Sir Frank Williams said the issue is 'purely down to cash.'

He explained further: 'The reason we're playing hardball is because we are the only team at the front of the grid which is not a public company.'


According to Ralf, Frank has accused him of being a 'money-grabber.

'I can only laugh at that,' said the racer. 'I wanted to sign. We had a meeting planned in Japan but Frank wasn't there and then he pulled the offer.

'On a human level I'm very disappointed with him.'

* Highly-rated young McLaren ace Kimi Raikkonen reckons future team-mate Juan Pablo Montoya is harder to pass than his current cohort Ralf Schumacher.

'Some drivers are harder to get past than others,' the Finn told ITV. 'Michael [Schumacher] is one of them. And Montoya is harder to get past than Ralf.'

BAR's In Trouble
Formula One team BAR-Honda is in a bit of trouble.

On a recent trip to new grand prix venue Bahrain, the Brackley-based outfit sent out a press-pack to journalists which included a bag of desert-sand.

But Australian-based F1 reporter Paul Gover, minus his sand, had to make-do with a terse letter from his country's Quarantine Inspection Service.


The letter said the Herald Sun hack could pay $42 to have his sand cleaned by radiation, pay to have it returned to BAR, or pay nothing and it'd be destroyed.

AQIS is not happy with the Formula One outfit.

Spokesman Carson Creagh told local publications in Australia, scene of F1's season-opener, that five bags of the sand mailed into Oz have been quarantined.

'We'll be in touch ... telling [BAR] not to do it again,' he said.

* 45 Bahraini track-marshals were trained by specialists from Australia's motor sport confederation (CAMS) in recent weeks ahead of their inaugural F1 race.

'There are more than 600 marshals registered in Bahrain and we trained 45 senior marshals,' said a spokesman who left Bahrain with the trainers on the weekend.

Montoya, Kimi, Forecast Gloom For Schu
Colombian rival Juan Pablo Montoya is predicting an end to reigning world champion Michael Schumacher's four-year run of Formula One titles this season.

The Williams star told German paper Welt am Sonntag that Schumacher, who drives for Ferrari, should not expect to claim yet another drivers' crown in 2004.

'Michael has never experienced really strong opposition,' said the 28-year-old.

Montoya concluded: 'That will all change this season because there are a lot of drivers who want to win races but actually can do it now.'


Juan was beaten to the runner-up prize for last year's Formula One drivers' championship by a young Finn and his future McLaren team-mate Kimi Raikkonen.

24-year-old Raikkonen doesn't think Schumacher is any harder to race against than most of the other nineteen highly-paid chargers on the GP-grids.

'Ferrari have had a good package for many years now and that's what makes them hard to beat,' the driver known as 'The Iceman' told ITV-F1's James Allen.

Raikkonen concluded: 'They have a strong car and they know what they are doing and he's a good driver. You need the whole package together to beat them.'

* Honda looks to have solved most of its pre-season engine dramas.

'We have been encouraged by the reliability,' said BAR tester Anthony Davidson at twisty circuit Valencia, 'as we haven't had any major problems.'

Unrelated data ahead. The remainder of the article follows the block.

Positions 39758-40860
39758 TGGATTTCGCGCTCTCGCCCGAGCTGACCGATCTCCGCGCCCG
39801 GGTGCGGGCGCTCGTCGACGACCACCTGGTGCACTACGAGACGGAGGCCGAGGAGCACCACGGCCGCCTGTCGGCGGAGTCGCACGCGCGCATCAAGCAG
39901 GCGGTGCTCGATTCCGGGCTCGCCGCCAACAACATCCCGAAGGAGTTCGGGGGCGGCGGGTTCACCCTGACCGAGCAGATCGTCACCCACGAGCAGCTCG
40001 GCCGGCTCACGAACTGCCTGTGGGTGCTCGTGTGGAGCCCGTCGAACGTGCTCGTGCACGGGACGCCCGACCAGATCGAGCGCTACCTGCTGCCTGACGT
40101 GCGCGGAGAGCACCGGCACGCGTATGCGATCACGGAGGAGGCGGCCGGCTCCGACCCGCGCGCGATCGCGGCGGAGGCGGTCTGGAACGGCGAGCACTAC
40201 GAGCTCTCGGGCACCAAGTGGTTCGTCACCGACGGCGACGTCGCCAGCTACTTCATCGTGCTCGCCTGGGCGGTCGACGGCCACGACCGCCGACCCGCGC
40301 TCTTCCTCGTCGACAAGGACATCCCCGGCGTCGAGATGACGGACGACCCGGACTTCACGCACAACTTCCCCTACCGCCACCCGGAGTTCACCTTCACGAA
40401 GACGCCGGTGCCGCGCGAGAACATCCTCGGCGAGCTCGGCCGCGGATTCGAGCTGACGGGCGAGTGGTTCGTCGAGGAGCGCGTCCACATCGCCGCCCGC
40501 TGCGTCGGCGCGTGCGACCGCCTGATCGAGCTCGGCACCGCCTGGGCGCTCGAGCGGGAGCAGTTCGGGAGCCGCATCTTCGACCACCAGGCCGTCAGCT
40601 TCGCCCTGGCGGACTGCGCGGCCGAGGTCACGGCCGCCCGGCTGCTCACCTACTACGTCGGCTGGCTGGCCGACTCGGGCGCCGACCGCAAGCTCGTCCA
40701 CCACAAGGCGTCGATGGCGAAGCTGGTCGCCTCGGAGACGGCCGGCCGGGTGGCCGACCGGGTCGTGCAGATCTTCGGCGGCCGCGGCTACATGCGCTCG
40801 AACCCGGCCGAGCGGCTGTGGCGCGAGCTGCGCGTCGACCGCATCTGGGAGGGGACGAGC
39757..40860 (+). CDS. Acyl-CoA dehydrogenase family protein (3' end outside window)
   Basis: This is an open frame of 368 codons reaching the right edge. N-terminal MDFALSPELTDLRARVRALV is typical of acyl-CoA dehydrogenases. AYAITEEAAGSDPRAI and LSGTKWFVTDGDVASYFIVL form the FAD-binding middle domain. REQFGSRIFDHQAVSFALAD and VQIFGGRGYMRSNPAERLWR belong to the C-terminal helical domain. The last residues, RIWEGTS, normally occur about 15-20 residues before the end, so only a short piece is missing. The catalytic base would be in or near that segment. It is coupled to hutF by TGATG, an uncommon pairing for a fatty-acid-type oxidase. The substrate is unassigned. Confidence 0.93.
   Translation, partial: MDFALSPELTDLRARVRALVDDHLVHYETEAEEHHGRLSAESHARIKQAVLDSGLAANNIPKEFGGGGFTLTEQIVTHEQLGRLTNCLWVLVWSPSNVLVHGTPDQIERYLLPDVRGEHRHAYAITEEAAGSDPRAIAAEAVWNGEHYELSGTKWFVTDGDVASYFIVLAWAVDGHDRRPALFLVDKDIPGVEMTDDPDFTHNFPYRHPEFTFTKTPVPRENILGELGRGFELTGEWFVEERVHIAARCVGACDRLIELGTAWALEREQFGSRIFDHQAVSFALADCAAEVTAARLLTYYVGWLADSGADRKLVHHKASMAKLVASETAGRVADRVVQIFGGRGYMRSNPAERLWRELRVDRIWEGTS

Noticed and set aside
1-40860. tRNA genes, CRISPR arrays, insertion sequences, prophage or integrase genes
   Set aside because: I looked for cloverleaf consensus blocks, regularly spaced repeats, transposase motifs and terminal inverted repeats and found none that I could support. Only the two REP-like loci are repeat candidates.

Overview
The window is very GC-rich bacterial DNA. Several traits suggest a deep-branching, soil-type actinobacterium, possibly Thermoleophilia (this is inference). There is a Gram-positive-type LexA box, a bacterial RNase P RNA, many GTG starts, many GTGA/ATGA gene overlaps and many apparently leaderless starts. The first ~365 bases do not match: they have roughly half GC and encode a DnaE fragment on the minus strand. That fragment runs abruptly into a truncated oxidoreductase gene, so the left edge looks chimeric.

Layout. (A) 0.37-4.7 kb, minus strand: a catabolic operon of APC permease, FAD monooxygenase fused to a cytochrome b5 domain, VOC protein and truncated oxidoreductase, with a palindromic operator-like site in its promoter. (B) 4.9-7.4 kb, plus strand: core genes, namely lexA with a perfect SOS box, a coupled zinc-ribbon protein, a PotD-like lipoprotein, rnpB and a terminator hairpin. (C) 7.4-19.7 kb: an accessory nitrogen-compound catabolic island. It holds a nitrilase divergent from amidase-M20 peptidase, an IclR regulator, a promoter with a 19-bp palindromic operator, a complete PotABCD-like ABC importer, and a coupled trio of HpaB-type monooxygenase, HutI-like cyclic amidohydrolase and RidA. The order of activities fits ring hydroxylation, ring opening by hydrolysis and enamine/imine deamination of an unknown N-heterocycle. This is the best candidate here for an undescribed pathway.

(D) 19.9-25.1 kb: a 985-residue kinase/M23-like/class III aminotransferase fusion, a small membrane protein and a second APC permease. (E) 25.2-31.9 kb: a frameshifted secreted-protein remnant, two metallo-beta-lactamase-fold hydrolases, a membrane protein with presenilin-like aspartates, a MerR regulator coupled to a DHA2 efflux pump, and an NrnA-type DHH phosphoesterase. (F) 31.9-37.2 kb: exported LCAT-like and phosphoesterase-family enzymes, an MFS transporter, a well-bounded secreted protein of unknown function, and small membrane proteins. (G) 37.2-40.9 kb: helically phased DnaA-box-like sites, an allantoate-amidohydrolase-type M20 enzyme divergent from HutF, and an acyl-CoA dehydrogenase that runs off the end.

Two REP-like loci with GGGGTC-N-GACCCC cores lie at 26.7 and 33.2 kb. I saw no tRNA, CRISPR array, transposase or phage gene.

Tech-director Geoff Willis said two race-spec engines reached their full grand prix distance in Spain even if some problems struck on the first test-day.

Union Threatens F1 Season-Opener
A Trade Union is threatening the smooth running of the Australian Grand Prix.

The Australian Services Union (ASU) said electrical workers in Melbourne may not service the Albert Park circuit because of an industry dispute over wages.

ASU secretary Michael Rizzo said: 'Our bans say if there are power disconnections, we may not put them on again.'

Grand Prix promoter Ron Walker is, however, unconcerned.


'There are many unions that could bring the [race] to a halt, but it's never happened before,' he told the Australian Broadcasting Commission.

State (Victoria) premier Steve Bracks promised to safeguard the running of the event by pledging the help of the army in the event of any power-trouble.

The ASU's industrial action has already hit factories in south-east Melbourne.

Victorian energy minister Theo Theophanous also vowed that the government 'would not allow' an industrial dispute to threaten an international sports event.

Rizzo said there was a 'high chance' that power faults would occur at the GP.

* Following a one-year absence from the calendar, F1 teams are looking forward to returning to the much-loved Spa-Francorchamps (Belgium) circuit in August.

'It's a challenging venue,' said BMW-Williams' Sam Michael, 'and it's undulating nature means the cars need to be stiffer to avoid hitting the ground.'

Pantano: I'm Not Ready For F1 Limit
F1 rookie Giorgio Pantano doubts that he'll be on-the-limit in Australia.

The Italian, who raced in F3000 last season, is set to debut a Ford-powered Jordan at Albert Park but he warned that Melbourne will be all about learning.

'[It is] probably going to be a case of getting more feeling for the car,' he told Autosport, 'and then after two or three races I'll nearly be ready.'


The 25-year-old doubts that early-season points are in the offering.

'But if they come,' said pay-driver Pantano, who beat Dutch veteran and favourite Jos Verstappen to the final F1-seat, 'it will be quite good for me.'